Alzheimer's disease (AD) is an irreversible, progressive neurological disorder that causes memory and thinking skill loss. Many different methods and algorithms have been applied to extract patterns from neuroimaging data in order to distinguish different stages of Alzheimer's disease (AD). However, the similarity of the brain patterns in older adults and in different stages makes the classification of different stages a challenge for researchers. In this paper, convolutional neuronal network architecture AlexNet was applied to fMRI datasets to classify different stages of the disease. We classified five different stages of Alzheimer's using a deep learning algorithm. The method successfully classified normal healthy control (NC), significant memory concern (SMC), early mild cognitive impair (EMCI), late cognitive mild impair (LMCI), and Alzheimer's disease (AD). The model was implemented using GPU high performance computing. Before applying any classification, the fMRI data were strictly preprocessed. Then, low to high level features were extracted and learned using the AlexNet model. Our experiments show significant improvement in classification. The average accuracy of the model was 97.63%. We then tested our model on test datasets to evaluate the accuracy of the model per class, obtaining an accuracy of 94.97% for AD, 95.64% for EMCI, 95.89% for LMCI, 98.34% for NC, and 94.55% for SMC.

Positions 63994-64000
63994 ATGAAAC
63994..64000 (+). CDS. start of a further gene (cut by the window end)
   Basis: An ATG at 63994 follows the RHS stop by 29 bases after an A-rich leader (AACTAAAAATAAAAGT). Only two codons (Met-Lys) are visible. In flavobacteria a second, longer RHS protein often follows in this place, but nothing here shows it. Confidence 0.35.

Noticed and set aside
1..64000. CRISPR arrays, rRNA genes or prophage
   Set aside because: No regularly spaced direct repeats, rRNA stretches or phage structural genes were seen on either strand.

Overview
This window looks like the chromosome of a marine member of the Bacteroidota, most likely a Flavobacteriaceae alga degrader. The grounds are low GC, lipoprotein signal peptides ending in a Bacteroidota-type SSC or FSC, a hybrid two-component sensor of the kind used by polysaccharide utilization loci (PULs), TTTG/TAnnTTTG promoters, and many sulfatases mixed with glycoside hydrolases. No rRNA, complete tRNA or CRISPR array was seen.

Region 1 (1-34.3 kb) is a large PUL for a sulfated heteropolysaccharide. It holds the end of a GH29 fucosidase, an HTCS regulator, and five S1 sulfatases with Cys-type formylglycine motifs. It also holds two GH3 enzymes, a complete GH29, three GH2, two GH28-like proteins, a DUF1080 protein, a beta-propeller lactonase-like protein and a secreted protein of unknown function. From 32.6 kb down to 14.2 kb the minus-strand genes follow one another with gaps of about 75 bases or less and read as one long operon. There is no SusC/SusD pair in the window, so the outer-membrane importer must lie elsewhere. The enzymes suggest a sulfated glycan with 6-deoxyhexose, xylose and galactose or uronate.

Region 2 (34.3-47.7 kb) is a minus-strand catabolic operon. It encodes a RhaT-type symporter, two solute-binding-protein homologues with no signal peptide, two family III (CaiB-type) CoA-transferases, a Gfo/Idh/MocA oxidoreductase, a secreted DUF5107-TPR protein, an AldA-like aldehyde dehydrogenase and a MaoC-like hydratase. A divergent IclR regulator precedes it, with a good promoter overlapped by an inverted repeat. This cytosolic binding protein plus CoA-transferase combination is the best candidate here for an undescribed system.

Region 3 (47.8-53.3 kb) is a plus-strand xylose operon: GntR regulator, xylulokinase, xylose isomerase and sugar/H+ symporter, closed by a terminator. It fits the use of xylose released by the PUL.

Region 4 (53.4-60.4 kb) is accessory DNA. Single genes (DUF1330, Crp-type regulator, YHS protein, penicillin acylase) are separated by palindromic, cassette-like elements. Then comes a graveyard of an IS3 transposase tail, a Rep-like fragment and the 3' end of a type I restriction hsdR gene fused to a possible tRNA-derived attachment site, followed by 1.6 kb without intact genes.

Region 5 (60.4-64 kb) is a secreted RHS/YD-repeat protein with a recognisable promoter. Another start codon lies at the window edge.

• Hierarchical clustering and tree stability

      Saunders, Amanda; Ashlock, Daniel; Houghten, Sheridan (IEEE, 2018-5)
      Hierarchical clustering via neighbor joining, widely used in biology, can be quite sensitive to the addition or deletion of single taxa. In an earlier study it was found that neighbor joining trees on random data were commonly quite unstable in the sense that large re-arrangements of the tree occurred when the tree was reconstructed after the deletion of a single data point. In this study, we use an evolutionary algorithm to evolve extremely stable and unstable data sets for a standard neighbor-joining algorithm and then check the stability using a novel type of clustering called bubble clustering. Bubble clustering is an instance of associator clustering. The stability measure used is based on the size of the subtree containing each pair of taxa, a quantity that provides an objective measure of a given trees hypothesis about the relatedness of taxa. It is shown experimentally that even in data sets evolved to be stable for a standard neighbor joining algorithm, bubble clustering is a significantly more stable algorithm.
    • Representation for Evolution of Epidemic Models

      Dube, Michael; Houghten, Sheridan; Ashlock, Daniel (IEEE, 2019-6)